Abstract: There are possible synergies between the decision to invest in energy efficiency measures and to adopt renewable energy, in the sense that the former reduces energy demand so that the latter can further cut future greenhouse gas (GHG) emissions, and which has great potential in the residential sector. Much work has been done in the residential sector on demand for clean energy and on investment in energy efficiency, but to our knowledge there is no specific study that investigates the interaction between the two. This paper fills a gap in the literature, and first shows theoretically that there are interactions between the two decisions depending on the threshold of the cross effect related to the environmental motivation of the consumer. Second, the paper empirically shows that the two decisions are positively interrelated and cannot be estimated independently. As a result, univariate methods that estimate the decision to adopt renewable energy and investment in energy efficiency separately may produce biased results, because there may be unobserved characteristics that determine both decisions. Third, the paper investigates household characteristics that significantly affect the interaction between the two decisions using a generalised ordered logit model. Specifically, the paper provides evidence of factors that affect the joint probability of adopting renewable energy and investing in energy efficiency, and the probability of doing nothing. This contribution can serve to define incentive policies to advance the energy transition.
    Keywords: Energy efficiency, Renewable energy, Bivariate probit, Generalised ordered logit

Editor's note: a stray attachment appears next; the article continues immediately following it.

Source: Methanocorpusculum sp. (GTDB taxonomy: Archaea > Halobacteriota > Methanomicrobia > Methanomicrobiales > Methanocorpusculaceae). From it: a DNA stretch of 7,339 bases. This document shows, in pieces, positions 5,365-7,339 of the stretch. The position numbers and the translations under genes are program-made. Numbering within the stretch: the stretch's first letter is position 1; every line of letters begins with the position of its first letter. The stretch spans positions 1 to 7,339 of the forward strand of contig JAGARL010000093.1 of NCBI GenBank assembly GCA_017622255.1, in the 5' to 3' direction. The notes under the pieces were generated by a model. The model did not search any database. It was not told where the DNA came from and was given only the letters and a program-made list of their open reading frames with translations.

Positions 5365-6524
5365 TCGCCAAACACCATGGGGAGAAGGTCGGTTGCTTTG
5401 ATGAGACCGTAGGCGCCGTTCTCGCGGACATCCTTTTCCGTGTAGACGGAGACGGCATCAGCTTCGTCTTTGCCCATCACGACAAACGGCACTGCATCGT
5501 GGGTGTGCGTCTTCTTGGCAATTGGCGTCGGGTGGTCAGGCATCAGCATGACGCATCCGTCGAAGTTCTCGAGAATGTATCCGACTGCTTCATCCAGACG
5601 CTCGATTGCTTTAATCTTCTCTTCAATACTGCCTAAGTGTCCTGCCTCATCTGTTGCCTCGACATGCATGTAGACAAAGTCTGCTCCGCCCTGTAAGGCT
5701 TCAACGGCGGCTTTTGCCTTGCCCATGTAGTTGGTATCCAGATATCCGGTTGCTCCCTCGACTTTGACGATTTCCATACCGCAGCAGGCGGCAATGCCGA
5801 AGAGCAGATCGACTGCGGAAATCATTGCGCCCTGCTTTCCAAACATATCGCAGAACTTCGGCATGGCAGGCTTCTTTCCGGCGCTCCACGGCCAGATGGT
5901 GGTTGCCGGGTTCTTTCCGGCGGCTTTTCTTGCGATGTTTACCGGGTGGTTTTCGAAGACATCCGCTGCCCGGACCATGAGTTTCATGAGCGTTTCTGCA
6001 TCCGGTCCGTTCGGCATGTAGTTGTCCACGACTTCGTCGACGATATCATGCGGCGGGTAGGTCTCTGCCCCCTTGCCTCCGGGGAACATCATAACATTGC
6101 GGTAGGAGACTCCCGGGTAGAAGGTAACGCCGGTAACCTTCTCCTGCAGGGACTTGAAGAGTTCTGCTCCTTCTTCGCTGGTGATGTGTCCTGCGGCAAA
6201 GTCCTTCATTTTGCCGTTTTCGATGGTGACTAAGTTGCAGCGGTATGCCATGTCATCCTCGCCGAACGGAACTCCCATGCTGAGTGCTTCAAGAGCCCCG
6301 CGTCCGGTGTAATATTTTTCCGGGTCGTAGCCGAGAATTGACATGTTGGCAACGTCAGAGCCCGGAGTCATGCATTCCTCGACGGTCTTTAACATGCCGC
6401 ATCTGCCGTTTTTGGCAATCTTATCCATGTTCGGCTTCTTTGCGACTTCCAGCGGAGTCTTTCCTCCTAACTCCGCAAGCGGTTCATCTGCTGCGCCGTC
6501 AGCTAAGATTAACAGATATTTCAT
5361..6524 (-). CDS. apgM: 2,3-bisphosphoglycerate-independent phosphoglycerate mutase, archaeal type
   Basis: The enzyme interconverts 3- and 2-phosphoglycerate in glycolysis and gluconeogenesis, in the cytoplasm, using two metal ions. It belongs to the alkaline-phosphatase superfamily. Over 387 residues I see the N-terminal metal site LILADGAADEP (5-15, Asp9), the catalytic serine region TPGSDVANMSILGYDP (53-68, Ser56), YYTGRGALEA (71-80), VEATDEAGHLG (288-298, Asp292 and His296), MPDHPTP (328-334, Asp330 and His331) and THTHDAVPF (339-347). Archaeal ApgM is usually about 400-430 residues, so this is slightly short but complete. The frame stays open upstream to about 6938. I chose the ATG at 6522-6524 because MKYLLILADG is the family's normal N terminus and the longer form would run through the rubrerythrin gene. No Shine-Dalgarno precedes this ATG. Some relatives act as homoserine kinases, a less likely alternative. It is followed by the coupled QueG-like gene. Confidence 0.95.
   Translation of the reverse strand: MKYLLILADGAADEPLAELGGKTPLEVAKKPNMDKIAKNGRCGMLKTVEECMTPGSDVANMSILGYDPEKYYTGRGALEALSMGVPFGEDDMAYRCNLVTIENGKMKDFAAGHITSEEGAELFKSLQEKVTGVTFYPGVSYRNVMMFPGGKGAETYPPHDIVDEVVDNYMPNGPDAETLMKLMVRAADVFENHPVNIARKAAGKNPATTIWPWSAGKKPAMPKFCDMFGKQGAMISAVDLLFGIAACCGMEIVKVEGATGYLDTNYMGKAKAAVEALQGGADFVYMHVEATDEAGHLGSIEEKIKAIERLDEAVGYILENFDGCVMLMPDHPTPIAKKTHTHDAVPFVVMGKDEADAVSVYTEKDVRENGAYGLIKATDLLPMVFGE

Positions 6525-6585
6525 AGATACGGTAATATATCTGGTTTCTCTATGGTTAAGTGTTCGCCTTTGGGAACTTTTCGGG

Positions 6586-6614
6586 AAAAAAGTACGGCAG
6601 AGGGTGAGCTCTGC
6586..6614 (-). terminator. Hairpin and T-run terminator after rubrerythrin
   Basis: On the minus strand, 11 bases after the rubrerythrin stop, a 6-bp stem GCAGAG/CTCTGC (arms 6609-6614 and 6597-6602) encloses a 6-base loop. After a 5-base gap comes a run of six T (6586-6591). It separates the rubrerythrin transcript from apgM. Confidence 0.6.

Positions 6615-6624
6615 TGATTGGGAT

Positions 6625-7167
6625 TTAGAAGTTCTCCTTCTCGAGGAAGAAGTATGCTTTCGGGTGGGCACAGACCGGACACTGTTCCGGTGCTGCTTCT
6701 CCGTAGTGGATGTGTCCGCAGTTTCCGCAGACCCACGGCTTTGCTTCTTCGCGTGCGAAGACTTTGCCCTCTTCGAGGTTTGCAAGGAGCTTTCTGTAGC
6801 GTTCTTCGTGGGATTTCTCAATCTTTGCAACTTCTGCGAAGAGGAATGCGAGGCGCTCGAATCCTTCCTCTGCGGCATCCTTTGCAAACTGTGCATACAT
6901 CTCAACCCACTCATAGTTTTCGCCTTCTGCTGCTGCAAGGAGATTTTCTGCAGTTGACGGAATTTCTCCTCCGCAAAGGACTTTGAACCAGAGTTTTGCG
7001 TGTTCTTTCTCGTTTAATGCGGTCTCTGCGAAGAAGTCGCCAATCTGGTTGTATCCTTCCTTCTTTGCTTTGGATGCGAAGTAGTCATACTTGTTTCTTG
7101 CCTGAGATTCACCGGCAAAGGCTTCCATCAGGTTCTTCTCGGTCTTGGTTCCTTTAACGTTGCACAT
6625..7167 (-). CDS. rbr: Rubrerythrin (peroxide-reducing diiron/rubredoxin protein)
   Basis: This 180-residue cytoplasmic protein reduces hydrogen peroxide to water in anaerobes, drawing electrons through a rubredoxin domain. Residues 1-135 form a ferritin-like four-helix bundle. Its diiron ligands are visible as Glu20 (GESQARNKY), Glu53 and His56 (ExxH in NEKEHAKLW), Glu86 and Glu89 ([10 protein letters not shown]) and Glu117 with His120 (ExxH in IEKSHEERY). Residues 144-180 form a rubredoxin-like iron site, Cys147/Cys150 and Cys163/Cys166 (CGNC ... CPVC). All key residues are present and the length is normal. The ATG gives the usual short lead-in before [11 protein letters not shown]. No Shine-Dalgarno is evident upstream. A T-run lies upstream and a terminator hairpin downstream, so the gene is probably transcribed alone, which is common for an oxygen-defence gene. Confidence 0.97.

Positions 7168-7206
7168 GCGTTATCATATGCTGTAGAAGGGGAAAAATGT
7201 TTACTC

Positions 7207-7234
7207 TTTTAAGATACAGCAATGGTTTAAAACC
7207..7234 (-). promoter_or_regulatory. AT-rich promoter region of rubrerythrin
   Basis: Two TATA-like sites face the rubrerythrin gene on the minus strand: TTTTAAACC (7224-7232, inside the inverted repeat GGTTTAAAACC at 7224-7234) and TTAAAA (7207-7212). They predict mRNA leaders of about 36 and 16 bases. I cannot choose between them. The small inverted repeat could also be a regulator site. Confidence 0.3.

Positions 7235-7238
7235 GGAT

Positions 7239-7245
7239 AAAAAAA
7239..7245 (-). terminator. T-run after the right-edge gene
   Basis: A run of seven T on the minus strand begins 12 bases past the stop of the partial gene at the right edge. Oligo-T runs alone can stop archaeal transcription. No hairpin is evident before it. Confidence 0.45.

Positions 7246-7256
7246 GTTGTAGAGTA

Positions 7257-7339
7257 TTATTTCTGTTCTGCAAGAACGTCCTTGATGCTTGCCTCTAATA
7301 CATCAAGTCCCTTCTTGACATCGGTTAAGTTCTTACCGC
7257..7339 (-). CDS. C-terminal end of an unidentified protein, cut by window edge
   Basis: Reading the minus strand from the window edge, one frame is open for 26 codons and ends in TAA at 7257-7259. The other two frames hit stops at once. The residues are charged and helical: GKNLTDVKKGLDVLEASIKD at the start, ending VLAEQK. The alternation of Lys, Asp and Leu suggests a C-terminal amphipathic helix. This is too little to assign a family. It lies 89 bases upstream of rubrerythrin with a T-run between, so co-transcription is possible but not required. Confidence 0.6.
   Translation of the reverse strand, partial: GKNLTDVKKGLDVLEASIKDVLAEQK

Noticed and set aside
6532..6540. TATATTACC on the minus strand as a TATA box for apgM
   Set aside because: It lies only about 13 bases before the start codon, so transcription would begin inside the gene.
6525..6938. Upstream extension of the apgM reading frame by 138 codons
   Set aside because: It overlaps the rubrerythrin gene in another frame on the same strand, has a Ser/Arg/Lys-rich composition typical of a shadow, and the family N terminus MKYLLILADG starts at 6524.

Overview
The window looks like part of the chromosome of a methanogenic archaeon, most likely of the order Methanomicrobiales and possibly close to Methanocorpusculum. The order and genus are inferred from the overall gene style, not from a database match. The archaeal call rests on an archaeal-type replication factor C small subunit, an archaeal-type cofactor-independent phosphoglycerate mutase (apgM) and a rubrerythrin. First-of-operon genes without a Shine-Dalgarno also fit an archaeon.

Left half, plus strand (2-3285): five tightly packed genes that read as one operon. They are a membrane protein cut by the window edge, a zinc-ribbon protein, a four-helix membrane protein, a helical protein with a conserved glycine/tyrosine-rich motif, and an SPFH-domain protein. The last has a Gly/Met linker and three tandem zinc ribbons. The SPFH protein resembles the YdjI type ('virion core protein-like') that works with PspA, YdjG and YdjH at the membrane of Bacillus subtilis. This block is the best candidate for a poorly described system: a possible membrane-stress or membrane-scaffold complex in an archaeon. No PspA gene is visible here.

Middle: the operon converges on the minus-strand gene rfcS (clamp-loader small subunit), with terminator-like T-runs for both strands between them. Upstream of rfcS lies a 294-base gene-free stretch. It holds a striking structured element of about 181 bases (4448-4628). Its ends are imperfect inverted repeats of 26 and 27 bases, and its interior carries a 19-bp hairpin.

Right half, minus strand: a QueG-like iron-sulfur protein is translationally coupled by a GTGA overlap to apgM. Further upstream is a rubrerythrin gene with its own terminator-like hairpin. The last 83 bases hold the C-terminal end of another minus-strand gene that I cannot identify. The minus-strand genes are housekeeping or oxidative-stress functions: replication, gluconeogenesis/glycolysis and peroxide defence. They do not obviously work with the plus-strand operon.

JEL: Q42 Q21 C35 D11
    Date: 2017–02
  6. By: Di Cosmo, Valeria; Malaguzzi Valeri, Laura
    Abstract: We evaluate how increasing wind generation affects wholesale electricity prices, balancing payments and the cost of subsidies using the Irish Single Electricity Market (SEM) as a test system, with hourly data from 1 January 2008 to 28 August 2012. We model the spot market using a system of seemingly unrelated regressions (SUR) where the regressions are the 24 hours of the day. Wind has a negative impact on the system marginal price, with every MWh increase in wind generation (equal to about 0.2% of the average wind generation in our sample) leading to a decrease of the system marginal price of €0.018/MWh, or about 0.3% of its average value. We use time series models to analyse the balancing market and show that wind generation increases balancing payments, as do the forecast errors of demand and wind. Every MWh of additional wind generation is associated with an increase in constraint payments of €3.2, or about 0.01%. Lack of storage increases the impact of wind on balancing payments whereas the lack of interconnection has no effect. Overall, wind decreases costs through its effect on the electricity price more than it increases constraint payments, even when storage is on outage. The effect of wind remains positive after including the cost of subsidies given to wind generation.
    Keywords: Wind Generation, Constraints, Storage, Interconnection, Subsidies, Resource /Energy Economics and Policy, L94, Q42,
    Date: 2017–03–03
  7. By: Ben Jebli, Mehdi; Ben Youssef, Slim